He also claimed that it was not him who wanted to "trigger" Snowy's bites, and that Neo requested him to touch Snowy's mouth to "see whether he bites".

Moreover, he defended his training method of pinning an aggressive dog down, saying that it is to calm the dog down and that he would not do it "unless the aggression is beyond control".

Visited the vet clinic

In addition, he made the following points:

  • This is the first time that such an incident has occurred.
  • He called Neo on the day Snowy was brought to the vet clinic (March 16) to discuss her request for "partial refund of the training".
  • He visited Snowy the next day to understand his condition and speak to the vet.
  • He told Neo to dispose of the "meaty smoke bone" that she was giving Snowy as it was making the puppy's aggressive behaviour worse, but claimed that Neo refused to do so.

In the comments, he provided a screenshot of a WhatsApp conversation he had with Neo as well, to prove that he did visit the vet clinic on March 17.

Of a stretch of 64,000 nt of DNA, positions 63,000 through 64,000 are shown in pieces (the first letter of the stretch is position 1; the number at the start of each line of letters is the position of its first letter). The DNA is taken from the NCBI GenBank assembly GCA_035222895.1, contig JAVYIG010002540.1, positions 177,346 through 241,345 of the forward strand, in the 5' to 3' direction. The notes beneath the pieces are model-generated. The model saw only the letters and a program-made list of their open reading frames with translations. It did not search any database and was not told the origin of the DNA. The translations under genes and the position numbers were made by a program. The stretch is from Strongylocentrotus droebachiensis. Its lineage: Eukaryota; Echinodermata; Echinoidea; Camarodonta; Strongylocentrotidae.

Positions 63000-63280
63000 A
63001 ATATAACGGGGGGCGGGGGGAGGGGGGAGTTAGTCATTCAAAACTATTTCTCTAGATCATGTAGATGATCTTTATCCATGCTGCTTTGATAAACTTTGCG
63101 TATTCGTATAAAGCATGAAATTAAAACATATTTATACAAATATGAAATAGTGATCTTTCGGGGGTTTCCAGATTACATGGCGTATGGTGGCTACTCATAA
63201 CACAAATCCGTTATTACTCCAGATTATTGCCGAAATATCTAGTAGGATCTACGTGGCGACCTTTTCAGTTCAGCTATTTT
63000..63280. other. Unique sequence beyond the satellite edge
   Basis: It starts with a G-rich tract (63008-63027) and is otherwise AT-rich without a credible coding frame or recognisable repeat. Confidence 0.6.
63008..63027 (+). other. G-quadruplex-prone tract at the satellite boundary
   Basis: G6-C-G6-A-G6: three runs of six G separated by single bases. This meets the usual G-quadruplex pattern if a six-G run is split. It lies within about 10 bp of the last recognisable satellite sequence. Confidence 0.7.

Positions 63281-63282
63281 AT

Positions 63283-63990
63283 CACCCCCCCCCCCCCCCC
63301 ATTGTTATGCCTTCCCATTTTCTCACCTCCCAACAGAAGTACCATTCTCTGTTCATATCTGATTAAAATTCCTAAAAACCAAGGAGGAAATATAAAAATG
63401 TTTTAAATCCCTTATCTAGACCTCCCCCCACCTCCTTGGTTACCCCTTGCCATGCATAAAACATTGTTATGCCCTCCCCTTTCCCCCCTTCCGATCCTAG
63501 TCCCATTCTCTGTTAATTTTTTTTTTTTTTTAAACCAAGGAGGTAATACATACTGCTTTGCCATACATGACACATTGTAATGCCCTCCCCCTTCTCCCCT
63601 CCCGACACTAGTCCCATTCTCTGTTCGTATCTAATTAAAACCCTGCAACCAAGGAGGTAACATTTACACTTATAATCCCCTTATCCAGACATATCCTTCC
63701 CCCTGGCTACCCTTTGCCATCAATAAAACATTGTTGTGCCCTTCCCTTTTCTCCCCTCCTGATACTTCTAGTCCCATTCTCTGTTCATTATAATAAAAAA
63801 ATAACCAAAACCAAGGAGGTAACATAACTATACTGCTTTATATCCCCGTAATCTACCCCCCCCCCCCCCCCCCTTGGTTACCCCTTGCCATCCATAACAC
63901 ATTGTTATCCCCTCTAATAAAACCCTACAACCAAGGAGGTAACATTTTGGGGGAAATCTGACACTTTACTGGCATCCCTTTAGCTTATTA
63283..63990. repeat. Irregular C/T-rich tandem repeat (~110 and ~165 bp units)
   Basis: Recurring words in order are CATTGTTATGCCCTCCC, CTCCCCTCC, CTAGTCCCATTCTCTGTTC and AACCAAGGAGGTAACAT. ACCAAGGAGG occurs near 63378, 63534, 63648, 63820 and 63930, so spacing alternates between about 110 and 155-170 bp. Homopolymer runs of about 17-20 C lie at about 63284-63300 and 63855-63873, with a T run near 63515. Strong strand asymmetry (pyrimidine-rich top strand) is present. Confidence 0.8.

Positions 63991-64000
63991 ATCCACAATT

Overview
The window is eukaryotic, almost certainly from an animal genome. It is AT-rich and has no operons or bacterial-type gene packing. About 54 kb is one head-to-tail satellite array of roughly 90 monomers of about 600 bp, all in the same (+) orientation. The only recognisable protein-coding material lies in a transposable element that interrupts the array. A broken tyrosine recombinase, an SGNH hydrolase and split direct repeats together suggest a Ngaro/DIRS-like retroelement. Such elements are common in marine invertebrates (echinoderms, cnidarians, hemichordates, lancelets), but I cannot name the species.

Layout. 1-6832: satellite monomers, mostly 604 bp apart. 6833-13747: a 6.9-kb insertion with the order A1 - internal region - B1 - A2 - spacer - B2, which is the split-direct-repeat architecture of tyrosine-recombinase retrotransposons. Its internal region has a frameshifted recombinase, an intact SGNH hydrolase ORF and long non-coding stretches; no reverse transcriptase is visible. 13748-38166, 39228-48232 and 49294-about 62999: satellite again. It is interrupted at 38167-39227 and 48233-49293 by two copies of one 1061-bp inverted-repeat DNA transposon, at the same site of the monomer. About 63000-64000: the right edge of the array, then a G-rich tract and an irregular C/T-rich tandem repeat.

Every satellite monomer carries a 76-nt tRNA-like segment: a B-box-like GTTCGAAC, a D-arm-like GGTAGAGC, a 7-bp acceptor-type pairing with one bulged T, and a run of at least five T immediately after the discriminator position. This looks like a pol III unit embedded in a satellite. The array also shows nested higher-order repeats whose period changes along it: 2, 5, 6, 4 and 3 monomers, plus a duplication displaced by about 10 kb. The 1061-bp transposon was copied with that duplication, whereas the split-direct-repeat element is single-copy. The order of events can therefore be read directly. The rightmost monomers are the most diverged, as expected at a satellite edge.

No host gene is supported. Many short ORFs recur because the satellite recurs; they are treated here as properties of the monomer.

Screenshot via Puppy Interactive Home training/Facebook

Vet said no signs of abuse

  • The vet did not find any sign that Snowy was abused.
  • He said Neo did not indicate any previous training that Snowy has received on the application form when she signed up for training with him, even though she later revealed to him that Snowy had been trained by three trainers before him.
  • He had to use his own plasters to stop the bleeding, while Neo had not offered him any plasters.

Show of support from previous customers

A number of Facebook users also commented on his post, vouching for the effectiveness of his training methods.

Screenshot via Puppy Interactive Home training/Facebook

Screenshot via Puppy Interactive Home training/Facebook

Screenshot via Puppy Interactive Home training/Facebook

No agreement on compensation reached

In response to Mothership queries, Neo said no compensation agreement has been reached, and that she had not contacted Stanley since March 18.

Neo said Stanley referred her to his website when she requested for a copy of the agreement she signed.

She also said she had already reported the case to the Agri-Food and Veterinary Authority of Singapore (AVA), which is now known as the Animal and Veterinary Service (AVS) under NParks, and the Consumers Association of Singapore (CASE).

Stanley told Mothership that Neo did not get back to him after saying that she would discuss with her husband regarding the compensation amount.

Top image adapted via Jess Neo/Facebook